Virtualenv Environment is usually for "Python developer". They use Python to build applications or packages. The envs created by Virtualenv are usually located in the current project's directory. So you can create an env for every application and manage dependencies easily.

To sum up:

Conda Environment:

  1. Manage not only Python packages but also different Python versions and system-wide dependencies.
  2. Envs are located in user-wide directories.
  3. Fewer envs.

Virtualenv Environment:

  1. Manage Python packages. The main purpose is to separate dependencies for every application.
  2. Envs are usually located in project-wide directories. (Although pipenv creates env in user-wide directories by default, many people think in project directories should be the default.)
  3. Much more envs.(A new env for every application)

For me, I use both of them. I use conda to manage different Python versions and use pipenv to manage dependencies for my applications.

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Both environments are based on python's virtualenv, you can use them independently and configure (or install) packages inside it as you need, without the worry of conflicts. This is the essence of virtualenv.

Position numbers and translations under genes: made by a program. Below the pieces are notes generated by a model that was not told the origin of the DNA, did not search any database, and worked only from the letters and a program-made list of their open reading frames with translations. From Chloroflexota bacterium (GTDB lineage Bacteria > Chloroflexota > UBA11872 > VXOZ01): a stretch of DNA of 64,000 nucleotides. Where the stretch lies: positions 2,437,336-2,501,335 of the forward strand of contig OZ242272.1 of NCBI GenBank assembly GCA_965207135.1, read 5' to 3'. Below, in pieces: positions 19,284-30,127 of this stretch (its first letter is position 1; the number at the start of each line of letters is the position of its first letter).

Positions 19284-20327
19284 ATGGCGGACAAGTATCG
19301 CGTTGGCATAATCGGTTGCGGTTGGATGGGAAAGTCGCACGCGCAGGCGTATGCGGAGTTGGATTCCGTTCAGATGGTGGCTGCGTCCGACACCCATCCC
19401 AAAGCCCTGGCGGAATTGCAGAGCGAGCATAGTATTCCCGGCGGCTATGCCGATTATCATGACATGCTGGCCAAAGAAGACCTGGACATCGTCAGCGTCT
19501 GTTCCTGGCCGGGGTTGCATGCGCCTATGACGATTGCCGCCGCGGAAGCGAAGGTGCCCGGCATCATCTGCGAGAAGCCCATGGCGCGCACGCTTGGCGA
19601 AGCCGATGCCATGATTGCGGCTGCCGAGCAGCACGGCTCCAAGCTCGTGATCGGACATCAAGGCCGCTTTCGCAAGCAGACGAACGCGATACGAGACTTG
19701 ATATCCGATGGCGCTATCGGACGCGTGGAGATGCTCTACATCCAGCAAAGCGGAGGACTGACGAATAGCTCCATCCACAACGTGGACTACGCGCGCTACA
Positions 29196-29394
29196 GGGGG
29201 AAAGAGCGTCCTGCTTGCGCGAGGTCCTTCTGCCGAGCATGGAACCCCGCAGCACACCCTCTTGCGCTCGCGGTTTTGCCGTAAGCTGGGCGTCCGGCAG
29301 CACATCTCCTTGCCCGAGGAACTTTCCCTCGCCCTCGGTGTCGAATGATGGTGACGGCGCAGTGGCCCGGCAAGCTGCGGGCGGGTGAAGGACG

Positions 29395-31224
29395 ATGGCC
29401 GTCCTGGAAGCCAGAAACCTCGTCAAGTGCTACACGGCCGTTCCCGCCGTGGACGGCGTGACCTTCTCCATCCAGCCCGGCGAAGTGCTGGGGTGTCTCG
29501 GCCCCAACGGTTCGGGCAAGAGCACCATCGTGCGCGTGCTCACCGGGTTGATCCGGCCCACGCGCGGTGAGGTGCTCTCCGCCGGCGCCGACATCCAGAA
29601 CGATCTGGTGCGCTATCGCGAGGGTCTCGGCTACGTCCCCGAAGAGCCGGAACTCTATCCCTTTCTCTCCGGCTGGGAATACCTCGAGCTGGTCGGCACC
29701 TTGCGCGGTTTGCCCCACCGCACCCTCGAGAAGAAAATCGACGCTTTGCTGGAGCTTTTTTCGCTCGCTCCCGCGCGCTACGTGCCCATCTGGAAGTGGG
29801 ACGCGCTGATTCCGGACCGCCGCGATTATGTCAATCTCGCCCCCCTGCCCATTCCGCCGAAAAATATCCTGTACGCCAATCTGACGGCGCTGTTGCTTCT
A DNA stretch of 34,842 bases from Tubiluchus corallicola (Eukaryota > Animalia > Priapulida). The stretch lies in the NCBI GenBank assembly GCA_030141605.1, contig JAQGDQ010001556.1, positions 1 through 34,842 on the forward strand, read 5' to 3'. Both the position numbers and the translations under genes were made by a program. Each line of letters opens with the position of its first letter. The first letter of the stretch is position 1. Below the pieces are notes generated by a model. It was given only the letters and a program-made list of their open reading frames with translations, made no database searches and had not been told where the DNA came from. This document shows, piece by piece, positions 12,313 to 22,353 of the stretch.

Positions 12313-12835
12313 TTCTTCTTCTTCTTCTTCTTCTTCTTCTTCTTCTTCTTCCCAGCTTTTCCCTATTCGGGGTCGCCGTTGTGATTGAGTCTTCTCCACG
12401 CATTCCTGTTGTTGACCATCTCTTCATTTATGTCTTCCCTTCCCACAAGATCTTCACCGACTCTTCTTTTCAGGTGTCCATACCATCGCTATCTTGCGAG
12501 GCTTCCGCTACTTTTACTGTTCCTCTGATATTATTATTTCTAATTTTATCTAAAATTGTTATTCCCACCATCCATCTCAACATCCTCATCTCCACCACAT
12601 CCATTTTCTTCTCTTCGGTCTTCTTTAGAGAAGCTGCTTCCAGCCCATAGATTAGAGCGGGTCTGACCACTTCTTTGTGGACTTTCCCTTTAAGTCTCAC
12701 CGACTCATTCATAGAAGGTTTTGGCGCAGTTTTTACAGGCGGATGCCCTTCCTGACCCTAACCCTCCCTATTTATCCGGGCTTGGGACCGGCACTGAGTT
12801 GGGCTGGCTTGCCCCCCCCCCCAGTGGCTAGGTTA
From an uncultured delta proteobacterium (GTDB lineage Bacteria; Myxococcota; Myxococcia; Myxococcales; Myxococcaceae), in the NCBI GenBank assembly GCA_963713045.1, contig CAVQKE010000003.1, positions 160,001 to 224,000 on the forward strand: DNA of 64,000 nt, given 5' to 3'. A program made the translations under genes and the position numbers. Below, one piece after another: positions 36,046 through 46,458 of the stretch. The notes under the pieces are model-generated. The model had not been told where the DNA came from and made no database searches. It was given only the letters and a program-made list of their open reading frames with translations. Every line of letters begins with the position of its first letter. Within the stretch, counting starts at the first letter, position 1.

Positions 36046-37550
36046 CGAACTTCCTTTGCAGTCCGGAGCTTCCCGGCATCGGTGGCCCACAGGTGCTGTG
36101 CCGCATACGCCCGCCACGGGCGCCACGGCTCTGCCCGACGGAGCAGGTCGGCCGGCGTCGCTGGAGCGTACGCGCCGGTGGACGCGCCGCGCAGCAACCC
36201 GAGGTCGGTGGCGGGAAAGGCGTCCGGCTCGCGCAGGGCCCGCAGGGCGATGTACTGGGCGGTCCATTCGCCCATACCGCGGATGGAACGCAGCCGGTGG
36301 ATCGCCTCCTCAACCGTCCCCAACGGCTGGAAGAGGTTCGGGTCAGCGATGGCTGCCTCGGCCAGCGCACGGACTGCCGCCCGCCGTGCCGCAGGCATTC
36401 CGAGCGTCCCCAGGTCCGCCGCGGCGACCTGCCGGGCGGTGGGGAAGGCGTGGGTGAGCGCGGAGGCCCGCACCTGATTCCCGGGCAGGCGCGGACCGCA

Anaconda is a python distribution (just like linux distros) it by default add other packages based of it's opinion of what developers need. Hence, the installation is larger than if you install plain vanilla python. This is also why it's virtual environment is quite large.

Pycharm is an IDE, which happens to support the virtualenv feature of python. So it can create it for you, if you wish. It can use plain python distro to create it, so this will have a smaller size than if it uses a distro like Anaconda, as you have noticed.

The size issue is not specific to Anaconda, if you list all packages installed for you by anaconda conda list and install it manually yourself in the "lightweight" virtualenv you will see the size go up too. I believe you get my point.